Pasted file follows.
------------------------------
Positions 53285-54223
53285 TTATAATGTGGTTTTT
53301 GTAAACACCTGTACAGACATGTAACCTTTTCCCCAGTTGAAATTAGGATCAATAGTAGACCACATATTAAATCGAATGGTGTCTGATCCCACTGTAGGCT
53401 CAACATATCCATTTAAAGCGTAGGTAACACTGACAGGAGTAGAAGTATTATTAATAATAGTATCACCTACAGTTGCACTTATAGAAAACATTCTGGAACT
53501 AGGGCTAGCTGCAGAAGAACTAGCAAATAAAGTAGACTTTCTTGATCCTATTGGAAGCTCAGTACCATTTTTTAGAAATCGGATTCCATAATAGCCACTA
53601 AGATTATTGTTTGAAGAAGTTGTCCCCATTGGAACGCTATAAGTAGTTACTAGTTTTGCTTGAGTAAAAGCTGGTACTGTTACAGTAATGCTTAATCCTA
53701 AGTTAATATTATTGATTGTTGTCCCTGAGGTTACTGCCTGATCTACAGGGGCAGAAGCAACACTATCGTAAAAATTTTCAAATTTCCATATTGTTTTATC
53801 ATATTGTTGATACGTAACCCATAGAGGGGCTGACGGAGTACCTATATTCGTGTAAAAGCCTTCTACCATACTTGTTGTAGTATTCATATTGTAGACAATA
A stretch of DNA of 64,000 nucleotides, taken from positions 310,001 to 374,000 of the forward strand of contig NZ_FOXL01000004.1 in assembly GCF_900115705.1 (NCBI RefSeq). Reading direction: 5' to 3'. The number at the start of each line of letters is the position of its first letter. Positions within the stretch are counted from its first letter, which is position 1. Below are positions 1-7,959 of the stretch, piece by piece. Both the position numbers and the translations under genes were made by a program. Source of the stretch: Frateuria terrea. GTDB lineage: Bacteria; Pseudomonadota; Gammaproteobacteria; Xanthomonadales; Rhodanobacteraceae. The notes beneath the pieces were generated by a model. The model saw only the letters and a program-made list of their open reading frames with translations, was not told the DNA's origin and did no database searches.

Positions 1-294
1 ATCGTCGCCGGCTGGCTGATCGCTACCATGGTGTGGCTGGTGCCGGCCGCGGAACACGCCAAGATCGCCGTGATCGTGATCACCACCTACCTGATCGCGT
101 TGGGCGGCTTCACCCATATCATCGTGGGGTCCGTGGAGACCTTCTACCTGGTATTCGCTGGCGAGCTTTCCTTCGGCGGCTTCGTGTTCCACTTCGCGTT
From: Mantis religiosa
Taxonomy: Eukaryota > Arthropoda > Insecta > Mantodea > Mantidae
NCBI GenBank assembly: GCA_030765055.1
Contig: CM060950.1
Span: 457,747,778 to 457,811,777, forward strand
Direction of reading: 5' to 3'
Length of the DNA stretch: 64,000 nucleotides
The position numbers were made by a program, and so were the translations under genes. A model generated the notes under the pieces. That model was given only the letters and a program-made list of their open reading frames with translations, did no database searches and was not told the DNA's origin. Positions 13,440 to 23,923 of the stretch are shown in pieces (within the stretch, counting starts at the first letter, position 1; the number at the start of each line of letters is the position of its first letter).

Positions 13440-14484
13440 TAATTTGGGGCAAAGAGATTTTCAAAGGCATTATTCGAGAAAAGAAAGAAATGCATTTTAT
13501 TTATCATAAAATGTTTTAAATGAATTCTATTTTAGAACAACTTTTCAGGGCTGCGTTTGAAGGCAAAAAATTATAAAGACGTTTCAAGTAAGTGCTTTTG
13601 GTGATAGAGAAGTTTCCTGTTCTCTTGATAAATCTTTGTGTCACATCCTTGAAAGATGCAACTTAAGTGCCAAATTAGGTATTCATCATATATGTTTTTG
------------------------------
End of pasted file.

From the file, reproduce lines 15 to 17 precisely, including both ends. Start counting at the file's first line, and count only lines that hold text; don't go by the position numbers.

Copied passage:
NCBI GenBank assembly: GCA_030765055.1
Contig: CM060950.1
Span: 457,747,778 to 457,811,777, forward strand